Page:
Adult Failure to Thrive

NOTE: Adult Failure to Thrive is not a primary diagnosis that can be used for hospice admission, but is often an indicator or underlying condition related to a primary diagnosis that would benefit from hospice care. Our expert staff can assist you in determining the primary diagnosis accompanied by other co-morbidities that indicate decline like Adult Failure to Thrive.

The adult failure to thrive syndrome is characterized by unexplained weight loss, malnutrition and disability. The syndrome has been associated with multiple primary conditions (e.g., infections and malignancies), but always includes two defining clinical elements, namely nutritional impairment and disability. The nutritional impairment and disability associated with the adult failure to thrive syndrome may be severe enough to impact on patient’s short-term survival.

The adult failure to thrive syndrome may manifest as an irreversible progression in the patient’s nutritional impairment/disability despite a trial of therapy (i.e., treatment intended to affect the primary condition responsible for the patient’s clinical presentation.) The presence of comorbid conditions may hasten the patient’s clinical progression and as such should be identified and addressed. The medical criteria below support the terminal prognosis for patients with adult failure to thrive syndrome.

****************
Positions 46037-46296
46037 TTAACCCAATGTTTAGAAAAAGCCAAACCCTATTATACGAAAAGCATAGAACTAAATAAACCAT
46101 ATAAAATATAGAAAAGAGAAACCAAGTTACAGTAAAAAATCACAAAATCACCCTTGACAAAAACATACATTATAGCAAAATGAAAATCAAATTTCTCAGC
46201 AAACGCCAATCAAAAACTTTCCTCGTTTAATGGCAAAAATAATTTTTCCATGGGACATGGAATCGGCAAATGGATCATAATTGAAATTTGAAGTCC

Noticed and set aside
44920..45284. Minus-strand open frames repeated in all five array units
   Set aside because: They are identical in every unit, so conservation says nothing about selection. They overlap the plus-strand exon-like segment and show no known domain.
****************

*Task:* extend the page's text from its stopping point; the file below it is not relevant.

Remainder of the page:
Criteria 1 and 2 MUST be met; factor 3 will lend support to terminal status. The patient would meet criteria if ALL of the following are met:

1. Irreversible nutritional impairment, as evidenced by both of the following:

  • Body Mass Index (BMI) will be less than 22kg/m^(BMI (kg/m^2) =703x (weight in pounds) / (height in inches) ^2).
  • Declines enteral/parenteral nutritional support OR has not responded to such support, despite an adequate caloric intake


2. Significant Disability as evidenced by the Palliative Performance Scale (PPS) equal to or less than 40%.

3. Other variables lending support to terminal diagnosis include the following:

  • Recurrent or intractable infections, such as pneumonia or other URI, sepsis, or UTI
  • Decreasing serum albumin or cholesterol
  • Dysphagia leading to recurrent aspiration and inadequate oral intake documented by the decreasing food portion consumption
  • Nausea/vomiting poorly responsive to treatment
  • Diarrhea, intractable
  • Generalized pain
  • Decline in systolic blood pressure to below 90 or progressive postural hypotension
  • Edema
  • Change in level of consciousness
  • Abnormal electrolyte levels
  • Progressive 3-4 stage pressure ulcers

If a patient meets the medical criteria above, they are by definition eligible to receive hospice services. Some patients may not meet the criteria, but may still be eligible for hospice care due to comorbidities or rapid functional decline. Contact your local Compassus program for further information.